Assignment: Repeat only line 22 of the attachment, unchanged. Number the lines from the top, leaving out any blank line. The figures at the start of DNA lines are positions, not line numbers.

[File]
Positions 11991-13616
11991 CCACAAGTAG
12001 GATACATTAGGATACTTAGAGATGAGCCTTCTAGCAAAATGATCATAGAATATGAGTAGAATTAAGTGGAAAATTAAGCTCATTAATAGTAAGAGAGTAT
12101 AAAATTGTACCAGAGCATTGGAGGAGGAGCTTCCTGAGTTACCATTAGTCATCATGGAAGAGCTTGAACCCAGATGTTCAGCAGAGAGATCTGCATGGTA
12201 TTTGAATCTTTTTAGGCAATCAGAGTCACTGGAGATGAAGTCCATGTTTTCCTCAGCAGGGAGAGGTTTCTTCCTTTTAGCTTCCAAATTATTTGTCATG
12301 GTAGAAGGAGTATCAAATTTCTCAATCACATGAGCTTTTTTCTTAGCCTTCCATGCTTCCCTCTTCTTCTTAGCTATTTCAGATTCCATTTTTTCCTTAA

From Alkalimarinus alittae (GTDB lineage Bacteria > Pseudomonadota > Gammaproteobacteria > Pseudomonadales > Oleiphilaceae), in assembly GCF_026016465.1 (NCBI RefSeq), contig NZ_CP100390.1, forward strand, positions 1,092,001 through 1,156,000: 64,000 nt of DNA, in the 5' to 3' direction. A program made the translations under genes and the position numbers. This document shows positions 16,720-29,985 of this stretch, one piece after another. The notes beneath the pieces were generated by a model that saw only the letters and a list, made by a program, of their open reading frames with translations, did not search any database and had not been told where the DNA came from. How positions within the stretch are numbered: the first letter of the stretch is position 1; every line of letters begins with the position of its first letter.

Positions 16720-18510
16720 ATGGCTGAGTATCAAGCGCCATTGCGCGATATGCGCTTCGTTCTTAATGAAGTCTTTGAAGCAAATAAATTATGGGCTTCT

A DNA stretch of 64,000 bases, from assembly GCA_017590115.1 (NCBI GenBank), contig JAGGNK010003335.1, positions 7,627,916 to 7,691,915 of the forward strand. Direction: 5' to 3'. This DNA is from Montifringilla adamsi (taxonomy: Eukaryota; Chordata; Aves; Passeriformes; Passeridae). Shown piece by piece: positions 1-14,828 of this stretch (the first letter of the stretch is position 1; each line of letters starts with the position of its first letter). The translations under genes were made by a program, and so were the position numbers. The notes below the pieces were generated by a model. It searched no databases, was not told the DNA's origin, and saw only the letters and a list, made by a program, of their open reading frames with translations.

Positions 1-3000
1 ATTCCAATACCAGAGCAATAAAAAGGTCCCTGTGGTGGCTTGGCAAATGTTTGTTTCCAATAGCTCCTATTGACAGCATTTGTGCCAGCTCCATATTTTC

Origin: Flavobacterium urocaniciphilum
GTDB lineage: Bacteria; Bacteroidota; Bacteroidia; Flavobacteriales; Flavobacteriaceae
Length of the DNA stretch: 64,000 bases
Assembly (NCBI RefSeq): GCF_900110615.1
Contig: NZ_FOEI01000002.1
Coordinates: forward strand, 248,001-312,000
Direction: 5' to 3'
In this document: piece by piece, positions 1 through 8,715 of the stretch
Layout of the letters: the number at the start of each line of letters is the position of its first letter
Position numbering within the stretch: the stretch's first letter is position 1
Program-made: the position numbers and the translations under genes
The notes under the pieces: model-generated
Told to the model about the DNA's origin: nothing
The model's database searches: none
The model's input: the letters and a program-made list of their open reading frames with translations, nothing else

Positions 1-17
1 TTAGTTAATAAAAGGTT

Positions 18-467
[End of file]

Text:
Position numbering within the stretch: the stretch's first letter is position 1